Students, faculty, and staff are invited to join in for an informal and informative conversation about the transfer student experience is like on the USC-Columbia campus. What expectations do students who have transferred to UofSC have? And what expectations do faculty have of students who have decided to transfer to UofSC?

Please join for conversation over a FREE lunch!

This workshop is a part of National Transfer Student Week.  Register

The first half of the Support Zone training focuses on providing context for the necessity of faculty and staff being well-versed in recognizing and responding to students experiencing mental health distress. The facilitator will review definitions, national and local statistics about mental health in college students and discuss how stigma affects help-seeking behaviors. The facilitator will also discuss how COVID-19 has exacerbated the aforementioned issues. This session will also cover crisis support protocol, how to recognize signs of distress, warning signs of suicide, non-suicidal self-injury, and how to respond and intervene to a student of concern.

This workshop is a required session for a certificate of completion in Mental Health and Well-being Competency.  Register

Faculty job postings regularly request a diversity statement, in addition to teaching and research statements. These written essays from job applicants help faculty search committees identify candidates who have the skills, experience, and/or willingness to engage in activities that enhance campus diversity, equity, and inclusion (DEI) efforts.

How do you approach writing a diversity statement? What should it say? What can be included - research, teaching, and service experiences and activities, or values, views, and future goals? What are search committees looking for, and what if you haven’t experienced any issues personally? This workshop will help guide you in exploring your personal experiences and help you determine what to emphasize and include in your statement. You will learn what aspects of faculty life and academia contribute to an institution’s DEI mission, and how best to illustrate your personal commitment to such DEI goals using the various facets of your own experiences.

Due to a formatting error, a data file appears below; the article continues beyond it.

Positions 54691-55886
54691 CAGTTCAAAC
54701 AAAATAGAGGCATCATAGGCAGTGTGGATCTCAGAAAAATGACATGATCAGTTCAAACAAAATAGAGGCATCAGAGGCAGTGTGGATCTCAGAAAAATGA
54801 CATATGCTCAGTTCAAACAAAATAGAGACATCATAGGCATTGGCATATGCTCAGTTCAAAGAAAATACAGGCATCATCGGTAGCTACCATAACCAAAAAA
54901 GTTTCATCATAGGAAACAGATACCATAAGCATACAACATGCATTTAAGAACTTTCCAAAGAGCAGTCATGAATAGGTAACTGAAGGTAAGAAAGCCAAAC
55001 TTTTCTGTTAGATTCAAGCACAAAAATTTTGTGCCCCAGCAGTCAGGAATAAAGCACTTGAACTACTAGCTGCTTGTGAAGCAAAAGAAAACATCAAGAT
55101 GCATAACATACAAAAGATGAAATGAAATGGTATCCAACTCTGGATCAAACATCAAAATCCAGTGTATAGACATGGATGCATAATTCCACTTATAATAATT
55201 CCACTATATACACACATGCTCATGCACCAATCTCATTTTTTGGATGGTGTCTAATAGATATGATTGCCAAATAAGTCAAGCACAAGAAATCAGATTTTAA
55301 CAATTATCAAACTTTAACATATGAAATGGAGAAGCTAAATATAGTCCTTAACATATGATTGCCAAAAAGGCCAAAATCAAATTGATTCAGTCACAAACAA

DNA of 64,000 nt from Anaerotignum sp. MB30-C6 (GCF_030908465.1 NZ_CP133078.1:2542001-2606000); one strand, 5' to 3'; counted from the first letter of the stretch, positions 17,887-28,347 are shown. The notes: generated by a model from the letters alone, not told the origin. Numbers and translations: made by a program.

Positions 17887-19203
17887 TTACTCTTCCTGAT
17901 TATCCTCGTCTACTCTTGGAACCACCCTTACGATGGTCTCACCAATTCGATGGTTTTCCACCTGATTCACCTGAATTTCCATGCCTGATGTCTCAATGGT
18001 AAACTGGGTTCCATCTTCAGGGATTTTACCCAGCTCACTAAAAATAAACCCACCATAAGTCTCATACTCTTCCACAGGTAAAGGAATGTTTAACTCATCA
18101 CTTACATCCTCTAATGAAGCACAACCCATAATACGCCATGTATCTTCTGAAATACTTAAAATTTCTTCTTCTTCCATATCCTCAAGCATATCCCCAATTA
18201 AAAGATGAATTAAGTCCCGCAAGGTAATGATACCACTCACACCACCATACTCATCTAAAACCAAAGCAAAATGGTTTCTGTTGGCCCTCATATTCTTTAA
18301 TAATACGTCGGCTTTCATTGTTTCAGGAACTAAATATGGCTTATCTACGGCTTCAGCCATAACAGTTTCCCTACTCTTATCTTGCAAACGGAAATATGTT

This is a working webinar, requiring that you do some reflective writing in advance of the workshop, so that the workshop can include individual writing, group discussion, and feedback. Participants will leave with an outline of their statement and guidance to continue crafting it.

You DO have a story to tell. Learn how to write a Diversity Statement that stands out!  Register

Data literacy skills are important for college students at all levels and in all disciplines. Would you like to teach your students how to work with data, but are unsure where to start? In this session, participants will learn about resources available from University Libraries that can help teach undergraduates and graduate students how to read, work with, and communicate with data.

This workshop is an elective session for a certificate of completion in Fostering Proactive Learning Environments.  Register